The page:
By Nira Sheppard, DC EcoWomen board member
The holiday season is upon us and for me, it’s a mixed bag. I love the dazzling lights, Christmas songs, and spending time with family eating delicious comfort food (pass the gravy please). At the same time, the expectation of giving and receiving gifts makes me dizzy and anxious with questions like, who do I give gifts to during the holidays? What should I give them? How much should I spend? What if they give me a gift and I don’t have one for them? The list goes on and on. If you have these questions too, unfortunately, I have no answers, but I can give you some pointers for making gifting eco-friendly and even pocket-friendly.
Be proactive. “A gift desired is a gift used” – Me. Does it make you feel uncomfortable and a bit guilty to get a gift you’re less than thrilled with receiving? Yes, it’s the thought that counts but all you can think about is, what to do with it (hmm, that’s not my style)? You’re not alone. Take control of your gift destiny and be proactive. Make it known what you would like from those who will likely give you a gift. Be specific or give them a category (good chocolate and natural body butters are winners for me). Also ask them what their preferences are, so you know what to get them. Help them out with questions, such as what type of books/clothes/snacks would they like and where can I get them? Once you know what they like, go the extra mile and try to get a version of the item that hits one or more of these categories: ethical, environmentally sustainable, local, and produced or sold by a woman-owned and/or minority-owned business.
Make a list. Not for Santa, unless you want to do that too (a child lives in all of us). You and those in your gift pool can use Giftster or MyRegistry.com to create a gift list to share with each other. Too much work? Cash or consumables, like wine, chocolate, coffee/tea, or candles should do the trick (please see aforementioned categories in the above paragraph). If cash is not your taste and you know this person doesn’t want or need a thing, gift them a charitable donation. I don’t recommend a gift card unless you’re pretty sure the person will use it because $1 billion in gift cards go unused every year.
Decline extra packaging. After Christmas, the trash is filled with gift packaging – the packaging that comes with the gift and the extra that we add on top to make it pretty. To reduce waste, there are several options. Decline the gift box and wrapping service at the retailer. Reuse a jewelry box or gift bag you already have and then reuse it for next year. Repurpose it if it is no longer suitable for gift giving and then recycle it when no longer usable. If you don’t care, don’t package gifts at all.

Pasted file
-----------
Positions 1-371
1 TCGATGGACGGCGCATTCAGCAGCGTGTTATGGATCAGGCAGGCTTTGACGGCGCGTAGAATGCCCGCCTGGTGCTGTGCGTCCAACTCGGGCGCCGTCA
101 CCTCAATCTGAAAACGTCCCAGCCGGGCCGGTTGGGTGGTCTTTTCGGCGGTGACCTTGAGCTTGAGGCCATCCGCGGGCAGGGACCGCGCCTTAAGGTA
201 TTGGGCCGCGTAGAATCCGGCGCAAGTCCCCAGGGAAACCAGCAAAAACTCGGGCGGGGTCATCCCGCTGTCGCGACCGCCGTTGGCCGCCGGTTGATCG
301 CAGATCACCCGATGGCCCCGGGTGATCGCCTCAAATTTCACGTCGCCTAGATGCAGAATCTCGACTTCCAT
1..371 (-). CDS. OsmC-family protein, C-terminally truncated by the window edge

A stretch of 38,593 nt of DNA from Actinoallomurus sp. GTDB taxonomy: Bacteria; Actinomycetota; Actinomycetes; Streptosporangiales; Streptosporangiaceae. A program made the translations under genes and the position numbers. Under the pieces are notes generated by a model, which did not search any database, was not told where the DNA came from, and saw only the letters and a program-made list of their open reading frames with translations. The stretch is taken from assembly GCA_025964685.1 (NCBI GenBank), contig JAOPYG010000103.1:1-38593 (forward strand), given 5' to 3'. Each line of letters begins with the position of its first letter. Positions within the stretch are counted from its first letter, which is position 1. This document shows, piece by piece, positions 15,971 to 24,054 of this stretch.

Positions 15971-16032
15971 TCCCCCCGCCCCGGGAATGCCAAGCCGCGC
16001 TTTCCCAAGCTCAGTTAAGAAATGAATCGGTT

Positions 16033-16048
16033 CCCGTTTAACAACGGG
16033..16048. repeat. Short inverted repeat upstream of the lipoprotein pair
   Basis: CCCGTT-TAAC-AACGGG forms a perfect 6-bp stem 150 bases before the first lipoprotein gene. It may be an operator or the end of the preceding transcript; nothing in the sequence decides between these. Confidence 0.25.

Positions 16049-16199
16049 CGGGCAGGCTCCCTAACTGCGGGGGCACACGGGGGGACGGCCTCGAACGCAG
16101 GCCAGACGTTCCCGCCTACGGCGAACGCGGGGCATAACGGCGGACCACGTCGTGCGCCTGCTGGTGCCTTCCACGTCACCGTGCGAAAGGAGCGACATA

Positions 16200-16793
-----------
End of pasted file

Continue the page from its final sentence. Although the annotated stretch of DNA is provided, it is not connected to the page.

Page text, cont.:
Recycle. Say you decided to reduce packaging, but others did not? Collect the wrapping paper and packaging and recycle them yourself or ask the host about recycling what you collected. You can also take unwanted gift boxes and bags for future gift giving (I haven’t bought a gift bag in years).
Embrace gift-wrapping alternatives. Maybe you’re the person who thrills in watching your loved ones open your beautifully, perfectly, and carefully wrapped gifts. No need to deprive yourself. Here are six eco-friendly gift wrap alternatives and 15 more ideas that look chic, not cheap.
Gift experiences. An idea that is becoming more popular is to forego physical gifts for experiences, free or purchased. For example, you can gift someone movie, concert, festival, sporting event or museum tickets, yoga classes, a wine or beer tasting, etc. You can make the experience a shared memory by doing these things with them. You can perform a song or write a poem for them or give them a homemade gift (it may not technically be an experience for them, but they will appreciate your effort). You can also simply spend time together, perhaps while taking a walk or hike, at a cafe, or eating a home-cooked meal or cookies you made. If they trust you around their child(ren), you can gift them time in another way, free babysitting hours (this may be their best gift ever). Here are some more experience gifting options.
I hope these ideas have been helpful to you. Whatever you decide to do regarding the business of giving and receiving gifts, I hope your holiday season is full of love, warmth, and good cheer. Happy holidays!
Nira Sheppard is a member of DC EcoWomen’s professional development committee. She holds a BA from Soka University of America, an MA in Global Environment Policy from American University and a LEED Green Associate credential. Nira is passionate about recycling, energy efficiency, renewable energy, and waste reduction and is seeking opportunities in environmental sustainability and sustainable development. Find her on